Kellogg Chronicles: Leading the Business of Healthcare Conference

Mike Pykosz (Left), President of Healthcare Delivery at CVS speaking at the KBHC Conference in January

On a chilly Saturday in January, hundreds of Kellogg students, alumni and Chicago-area healthcare professionals streamed into the Global Hub. They came for the school’s marquee healthcare event of the year: the Kellogg Business of Healthcare Conference (KBHC).

Despite the cold weather, this was the hottest ticket in town. The conference sold out of all 450 tickets a month early and drew a long waitlist. As student organizers, we were delighted and felt rewarded by the interest and turnout. A star-studded speaker lineup and Kellogg’s growing reputation for hosting a premiere annual healthcare conference heightened the intrigue this year.

The increasing interest in KBHC reflects the growing healthcare community among Kellogg students. This year, for example, the Healthcare Club doubled in size, thanks to the strong leadership of co-presidents Jon Haugen (2Y ’24) and Pam Divack (2Y ’24). Across KBHC and the Healthcare Club, 96 students hold club leadership positions, making our healthcare student community one of the largest of any business school. Across all Kellogg programs, there are around 400 students who partake in Kellogg’s healthcare offerings.

Our growing membership and engagement have continued to energize us, particularly during “Healthcare Week” preceding the conference. It featured four speaker events, during which the Chief Marketing Officer of Eli Lilly’s Neurology unit, Roberto Servi, gave nuanced advice to students on how to market healthcare products to a global audience. Craig Garthwaite (Director of Healthcare at Kellogg) hosted an “Ask Me Anything” session that revealed his perspectives on drug pricing and his power ranking of Taylor Swift’s songs to students. During small-group, topic-themed dinners, we ate ramen while debating the merits of different health care systems in Latin America. Healthcare Week represented the culmination of year-long initiatives to strengthen the Kellogg Healthcare Community and showcased the energy leading up to KBHC.

KBHC Team Photo


On the Friday of Healthcare Week, KBHC hosted the Startup and Growth Fair, a career fair of 26 early-stage healthcare companies interested in recruiting Kellogg talent. Growing by over 60% from the prior year, the fair allowed companies to engage with hundreds of Kellogg students in attendance. The growth and engagement reflect increasing interest in healthcare entrepreneurship on campus.  During the main event on Saturday, KBHC hosted 32 executives from companies ranging from Kite Pharma to UnitedHealthcare to speak on innovative pathways to progress in the industry.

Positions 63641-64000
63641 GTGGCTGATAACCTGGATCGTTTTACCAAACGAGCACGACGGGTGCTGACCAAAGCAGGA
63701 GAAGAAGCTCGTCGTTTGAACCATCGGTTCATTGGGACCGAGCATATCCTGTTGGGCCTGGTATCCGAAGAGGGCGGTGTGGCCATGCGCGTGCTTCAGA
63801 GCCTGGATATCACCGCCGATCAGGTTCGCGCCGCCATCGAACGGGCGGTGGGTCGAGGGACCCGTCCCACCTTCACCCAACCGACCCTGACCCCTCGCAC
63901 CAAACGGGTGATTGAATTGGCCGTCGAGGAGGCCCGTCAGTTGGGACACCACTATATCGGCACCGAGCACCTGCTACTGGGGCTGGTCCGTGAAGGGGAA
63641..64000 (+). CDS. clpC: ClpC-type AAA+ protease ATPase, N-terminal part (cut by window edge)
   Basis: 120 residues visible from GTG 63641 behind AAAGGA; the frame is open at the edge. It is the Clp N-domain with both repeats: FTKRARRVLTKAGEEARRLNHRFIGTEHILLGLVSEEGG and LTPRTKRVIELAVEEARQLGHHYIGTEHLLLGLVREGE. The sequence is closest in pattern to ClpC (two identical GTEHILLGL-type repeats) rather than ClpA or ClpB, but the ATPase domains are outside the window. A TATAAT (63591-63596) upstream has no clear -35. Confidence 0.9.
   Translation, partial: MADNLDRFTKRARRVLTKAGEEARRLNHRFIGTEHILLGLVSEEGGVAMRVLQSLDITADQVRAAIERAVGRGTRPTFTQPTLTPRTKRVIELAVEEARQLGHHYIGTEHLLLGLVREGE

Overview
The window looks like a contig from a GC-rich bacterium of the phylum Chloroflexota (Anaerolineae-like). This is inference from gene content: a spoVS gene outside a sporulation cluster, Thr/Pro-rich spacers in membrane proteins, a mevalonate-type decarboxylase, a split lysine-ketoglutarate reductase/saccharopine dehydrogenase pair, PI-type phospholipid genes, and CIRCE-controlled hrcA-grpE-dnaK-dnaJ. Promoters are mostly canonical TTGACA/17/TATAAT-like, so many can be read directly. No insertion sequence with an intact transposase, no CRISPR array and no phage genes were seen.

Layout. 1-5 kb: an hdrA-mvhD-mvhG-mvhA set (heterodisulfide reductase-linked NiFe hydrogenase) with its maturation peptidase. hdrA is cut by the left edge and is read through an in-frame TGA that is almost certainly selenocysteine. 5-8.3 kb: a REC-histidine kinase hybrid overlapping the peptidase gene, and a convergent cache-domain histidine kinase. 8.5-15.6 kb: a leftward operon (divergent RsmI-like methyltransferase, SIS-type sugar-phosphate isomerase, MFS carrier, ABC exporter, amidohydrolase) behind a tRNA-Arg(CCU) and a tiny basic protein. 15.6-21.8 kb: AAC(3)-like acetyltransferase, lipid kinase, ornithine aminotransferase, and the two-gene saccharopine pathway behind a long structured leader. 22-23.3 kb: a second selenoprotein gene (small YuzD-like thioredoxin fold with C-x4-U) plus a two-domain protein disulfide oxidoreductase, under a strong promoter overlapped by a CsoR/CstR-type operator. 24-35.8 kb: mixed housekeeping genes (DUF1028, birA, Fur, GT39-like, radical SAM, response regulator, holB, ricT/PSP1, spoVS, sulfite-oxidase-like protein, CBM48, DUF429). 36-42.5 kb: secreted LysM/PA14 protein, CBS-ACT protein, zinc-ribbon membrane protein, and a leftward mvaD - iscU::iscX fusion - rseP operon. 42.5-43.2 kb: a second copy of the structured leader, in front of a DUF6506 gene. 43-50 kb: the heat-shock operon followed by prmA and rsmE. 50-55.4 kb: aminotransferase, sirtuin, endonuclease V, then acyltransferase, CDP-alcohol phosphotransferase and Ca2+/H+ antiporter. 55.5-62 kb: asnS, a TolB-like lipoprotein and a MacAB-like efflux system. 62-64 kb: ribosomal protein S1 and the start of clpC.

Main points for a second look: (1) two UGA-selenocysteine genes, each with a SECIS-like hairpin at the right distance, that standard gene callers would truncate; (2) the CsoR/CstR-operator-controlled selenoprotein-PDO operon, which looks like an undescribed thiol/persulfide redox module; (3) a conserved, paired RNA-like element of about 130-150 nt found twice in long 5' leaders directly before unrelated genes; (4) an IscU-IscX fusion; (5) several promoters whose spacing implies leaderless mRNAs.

Christi Shaw, former CEO of Kite Pharma

This year’s KBHC keynote speakers have led incredible careers with major positive impacts to both their businesses and to society. They included Christi Shaw, former CEO of Kite Pharma and co-founder of the More Moments More Memories Foundation. Under Christi’s leadership, Kite Pharma became the global leader in life-saving cell therapy. She spoke about the importance of people and relationships as a business leader, healthcare professional, and caregiver. She shared that the best way to influence others in the healthcare industry is to show people how much you really care about patients and patient outcomes – and she doesn’t just talk the talk. Christi opened up about stepping away from her career to serve as a caregiver for her sister while she battled cancer. This personal connection to the hardship of a cancer diagnosis continues to inform her career trajectory. Hearing her story firsthand reinforced our shared purpose as aspiring healthcare leaders dedicated to improving patient lives.

Mike Pykosz, President of Health Care Delivery at CVS Health and co-founder of Oak Street Health, was the keynote speaker in the afternoon. He detailed CVS’s role in expanding Oak Street Health’s business model nationwide, with plans for 60 new centers this year. One key insight from Mike’s journey was his unplanned path to entrepreneurship, sparked by probing why high healthcare costs in the US do not yield superior outcomes. Oak Street’s model stands out for tying its financial success to enhancing healthcare quality and accessibility in the nation’s most underserved areas. Mike’s story shows that entrepreneurship can be opportunistic and unplanned, and that positive business outcomes in healthcare can align with societal benefits.

Our panels featured diverse topics, reflecting our varied roles in the vast healthcare ecosystem. This provided the opportunity to broaden our industry knowledge and educate us in areas outside of our expertise. We dove into the near-term impact of generative AI innovations in care delivery, explored the evolving landscape and accelerating momentum of women’s health innovation, and tackled the economic implications of rising demand for anti-obesity treatments. The panel discussions throughout the day helped us to achieve three outcomes: